Hydrops fetalis (also referred to as fetal hydrops or simply hydrops) is a serious complication characterized by severe edema (fluid buildup) in multiple body areas of a fetus or a newborn infant.  In most cases, it is first observed during the second trimester (week 13 to 28) , but can also occur during the first (week 1 to 12) and third trimesters (week 29 to 40). Hydrops is not a condition itself but is triggered by various other factors during pregnancy, which lead to serious developmental problems and even death.
Hydrops occurs when excessive amounts of fluid flows out of the bloodstream and accumulates in various tissues . The principal responsible factors can be classified into:
Immune hydrops develops due to Rh incompatibilities between the mother and baby. If an Rh negative woman has a baby who is Rh positive, the immune system of the mother considers the Rh positive RBCs (red blood cells) of the baby as foreign bodies. So, the antibodies of the mother start attacking the baby’s RBCs, breaking them down and destroying them, which results in anemia. The fetus’s under-developed organs cannot compensate for the lost blood cells. This gradually leads to heart failure, causing fluid buildup in the organs and tissues of the baby .
Factors other than an abnormal immune system response in the mother that can lead to the problem are collectively referred to as the non-immune causes. . However, researchers have not yet found all the non-immune causes likely to cause hydrops fetalis. Risk factors likely to hamper the fetus’s ability of managing fluid properly include:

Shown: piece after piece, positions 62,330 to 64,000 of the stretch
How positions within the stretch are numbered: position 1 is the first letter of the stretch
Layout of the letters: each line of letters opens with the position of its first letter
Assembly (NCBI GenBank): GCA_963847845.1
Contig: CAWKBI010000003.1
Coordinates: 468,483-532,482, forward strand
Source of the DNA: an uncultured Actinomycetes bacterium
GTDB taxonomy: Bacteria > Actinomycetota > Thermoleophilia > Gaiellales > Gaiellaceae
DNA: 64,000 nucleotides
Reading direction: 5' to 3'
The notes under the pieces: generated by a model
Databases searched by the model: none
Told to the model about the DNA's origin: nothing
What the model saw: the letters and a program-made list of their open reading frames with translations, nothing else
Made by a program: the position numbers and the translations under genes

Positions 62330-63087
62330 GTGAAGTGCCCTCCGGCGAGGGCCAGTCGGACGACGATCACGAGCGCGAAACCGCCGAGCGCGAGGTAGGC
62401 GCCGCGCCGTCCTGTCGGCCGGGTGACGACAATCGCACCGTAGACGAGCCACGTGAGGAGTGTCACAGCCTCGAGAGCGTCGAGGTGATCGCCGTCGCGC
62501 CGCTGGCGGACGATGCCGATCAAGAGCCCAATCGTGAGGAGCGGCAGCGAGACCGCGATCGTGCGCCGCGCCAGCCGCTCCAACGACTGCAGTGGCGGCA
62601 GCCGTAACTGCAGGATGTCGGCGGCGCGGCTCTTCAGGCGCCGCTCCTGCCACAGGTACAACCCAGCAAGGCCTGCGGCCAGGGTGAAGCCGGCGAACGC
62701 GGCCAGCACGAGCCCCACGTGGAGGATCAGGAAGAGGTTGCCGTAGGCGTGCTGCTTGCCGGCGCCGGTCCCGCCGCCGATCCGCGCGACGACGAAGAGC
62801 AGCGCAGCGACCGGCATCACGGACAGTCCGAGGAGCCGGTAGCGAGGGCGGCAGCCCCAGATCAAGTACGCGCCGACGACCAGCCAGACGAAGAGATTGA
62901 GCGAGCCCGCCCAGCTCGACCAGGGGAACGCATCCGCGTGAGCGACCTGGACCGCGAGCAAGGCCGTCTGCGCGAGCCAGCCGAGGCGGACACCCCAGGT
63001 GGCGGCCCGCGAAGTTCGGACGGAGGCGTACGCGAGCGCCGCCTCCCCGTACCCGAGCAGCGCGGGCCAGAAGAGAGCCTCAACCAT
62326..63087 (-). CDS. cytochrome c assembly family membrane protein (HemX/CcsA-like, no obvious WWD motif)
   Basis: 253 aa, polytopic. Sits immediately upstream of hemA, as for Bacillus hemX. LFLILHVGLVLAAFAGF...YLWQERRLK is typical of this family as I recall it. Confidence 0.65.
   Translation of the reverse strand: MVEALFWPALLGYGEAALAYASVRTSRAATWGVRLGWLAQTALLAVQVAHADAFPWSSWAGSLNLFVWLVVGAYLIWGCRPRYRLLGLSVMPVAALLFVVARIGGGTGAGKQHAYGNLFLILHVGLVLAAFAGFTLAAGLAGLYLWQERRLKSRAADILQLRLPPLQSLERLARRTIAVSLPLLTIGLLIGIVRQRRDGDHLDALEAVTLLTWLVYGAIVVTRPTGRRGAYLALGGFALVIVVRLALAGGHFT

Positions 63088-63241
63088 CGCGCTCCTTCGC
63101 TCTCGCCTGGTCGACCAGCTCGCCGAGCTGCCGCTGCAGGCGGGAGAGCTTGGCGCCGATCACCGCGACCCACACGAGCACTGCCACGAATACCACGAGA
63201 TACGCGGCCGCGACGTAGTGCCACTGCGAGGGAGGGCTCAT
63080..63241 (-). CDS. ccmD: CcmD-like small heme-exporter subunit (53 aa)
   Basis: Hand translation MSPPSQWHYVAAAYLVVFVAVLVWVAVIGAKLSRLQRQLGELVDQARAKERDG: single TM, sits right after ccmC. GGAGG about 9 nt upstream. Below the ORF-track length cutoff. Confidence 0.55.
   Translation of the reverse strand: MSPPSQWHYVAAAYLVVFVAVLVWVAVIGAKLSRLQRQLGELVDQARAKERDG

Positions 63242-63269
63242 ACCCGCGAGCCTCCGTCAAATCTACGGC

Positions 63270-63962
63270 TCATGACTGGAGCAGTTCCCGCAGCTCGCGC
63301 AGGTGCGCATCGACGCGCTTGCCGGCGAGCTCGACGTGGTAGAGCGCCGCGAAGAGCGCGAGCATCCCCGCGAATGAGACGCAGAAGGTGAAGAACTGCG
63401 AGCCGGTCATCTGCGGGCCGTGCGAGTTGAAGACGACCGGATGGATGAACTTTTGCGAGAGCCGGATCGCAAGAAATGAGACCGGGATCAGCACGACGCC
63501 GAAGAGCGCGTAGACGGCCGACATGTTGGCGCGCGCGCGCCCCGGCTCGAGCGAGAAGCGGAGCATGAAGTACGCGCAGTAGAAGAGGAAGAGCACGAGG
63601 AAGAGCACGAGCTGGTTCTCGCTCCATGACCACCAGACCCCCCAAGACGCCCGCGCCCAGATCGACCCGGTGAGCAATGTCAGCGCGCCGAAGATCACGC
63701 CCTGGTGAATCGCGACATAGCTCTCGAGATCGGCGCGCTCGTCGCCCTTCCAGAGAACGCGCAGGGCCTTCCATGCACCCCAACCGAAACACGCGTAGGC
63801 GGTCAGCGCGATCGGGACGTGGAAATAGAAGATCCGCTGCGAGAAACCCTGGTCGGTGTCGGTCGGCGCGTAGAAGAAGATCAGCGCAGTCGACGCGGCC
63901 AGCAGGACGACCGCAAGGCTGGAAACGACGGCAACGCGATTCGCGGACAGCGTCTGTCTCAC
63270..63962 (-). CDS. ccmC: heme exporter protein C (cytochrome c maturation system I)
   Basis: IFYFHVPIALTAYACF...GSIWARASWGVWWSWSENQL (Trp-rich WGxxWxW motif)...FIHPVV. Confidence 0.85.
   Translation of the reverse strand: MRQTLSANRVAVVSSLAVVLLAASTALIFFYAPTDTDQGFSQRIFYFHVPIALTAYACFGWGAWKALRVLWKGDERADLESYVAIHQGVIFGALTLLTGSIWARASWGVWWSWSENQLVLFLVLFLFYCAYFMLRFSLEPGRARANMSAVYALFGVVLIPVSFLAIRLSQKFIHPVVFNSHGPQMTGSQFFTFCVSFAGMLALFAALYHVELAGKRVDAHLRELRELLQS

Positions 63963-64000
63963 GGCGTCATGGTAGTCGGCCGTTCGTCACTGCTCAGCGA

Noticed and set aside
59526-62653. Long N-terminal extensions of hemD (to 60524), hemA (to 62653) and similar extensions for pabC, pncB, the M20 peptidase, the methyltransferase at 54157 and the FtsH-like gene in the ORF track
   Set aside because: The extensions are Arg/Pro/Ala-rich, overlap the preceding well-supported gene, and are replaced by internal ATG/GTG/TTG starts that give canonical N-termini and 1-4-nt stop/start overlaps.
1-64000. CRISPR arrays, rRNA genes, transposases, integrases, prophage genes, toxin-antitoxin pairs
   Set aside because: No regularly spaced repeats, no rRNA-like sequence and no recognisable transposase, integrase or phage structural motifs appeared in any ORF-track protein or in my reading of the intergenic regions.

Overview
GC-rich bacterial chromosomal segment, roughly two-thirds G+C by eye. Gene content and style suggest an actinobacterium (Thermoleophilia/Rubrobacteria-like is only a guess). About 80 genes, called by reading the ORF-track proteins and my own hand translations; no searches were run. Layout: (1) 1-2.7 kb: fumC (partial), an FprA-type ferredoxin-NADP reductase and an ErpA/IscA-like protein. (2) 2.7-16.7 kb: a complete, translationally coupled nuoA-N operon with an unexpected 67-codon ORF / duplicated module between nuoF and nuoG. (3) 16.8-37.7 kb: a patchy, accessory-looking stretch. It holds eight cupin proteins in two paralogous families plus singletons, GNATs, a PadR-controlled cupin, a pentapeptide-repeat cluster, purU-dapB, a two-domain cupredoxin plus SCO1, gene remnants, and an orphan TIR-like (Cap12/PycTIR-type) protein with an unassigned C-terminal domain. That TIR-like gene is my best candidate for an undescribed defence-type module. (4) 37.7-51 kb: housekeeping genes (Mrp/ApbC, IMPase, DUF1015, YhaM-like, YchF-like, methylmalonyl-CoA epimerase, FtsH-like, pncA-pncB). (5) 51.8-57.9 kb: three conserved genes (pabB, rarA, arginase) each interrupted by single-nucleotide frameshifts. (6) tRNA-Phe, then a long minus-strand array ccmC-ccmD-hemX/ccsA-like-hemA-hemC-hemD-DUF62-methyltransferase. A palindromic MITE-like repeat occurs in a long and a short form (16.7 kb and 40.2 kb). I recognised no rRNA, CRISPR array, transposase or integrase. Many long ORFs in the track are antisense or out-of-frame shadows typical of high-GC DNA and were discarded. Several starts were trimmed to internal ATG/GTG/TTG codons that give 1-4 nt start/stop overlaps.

Idiopathic congenital conditions like chylothorax and cardiomyopathy may also trigger the problem.
Immune fetal hydrops has become quite rare with the advancement of modern medical science. The Rh compatibility and fetal hemolytic disease responsible for the complication can be prevented if the mother takes a certain medicine called RhoGAM  during pregnancy and post delivery, thus eliminating the chances of hydrops in the baby. However, there is often no way of preventing the nonimmune and idiopathic forms.
The doctor studies the medical history of the mother while also performing a thorough physical examination  to detect any signs fetal edema.
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The treatment depends on a number of factors including the mother’s medical history, gestational age, severity of the disorder and the baby’s tolerance for specific therapies, medications and procedures .
The outcome usually varies depending on the severity of the problem and its underlying causes. Mild cases often resolve on their own, especially those where the etiology involves conditions like twin-to-twin transfusion syndrome and cardiac arrhythmias . The recurrence risk of nonimmune hydrops depends on the underlying triggering factors .
The overall survival rate ranges between 84% and 90%. A successful intrauterine treatment helps to better the outcome, increasing the life expectancy of the affected newborn. However, the survival rate drops to about 39% when the intrauterine treatment fails to reverse the hydrops. The neurodevelopment is normal in around 90% of the survivors.
The nonimmune form of the complication occurs in about 1 in every 1,000 births .
The ICD-9 codes used for this pregnancy complication are P56, P83.2 .
The ICD-10 codes for hydrops are 773.3, 778.0 .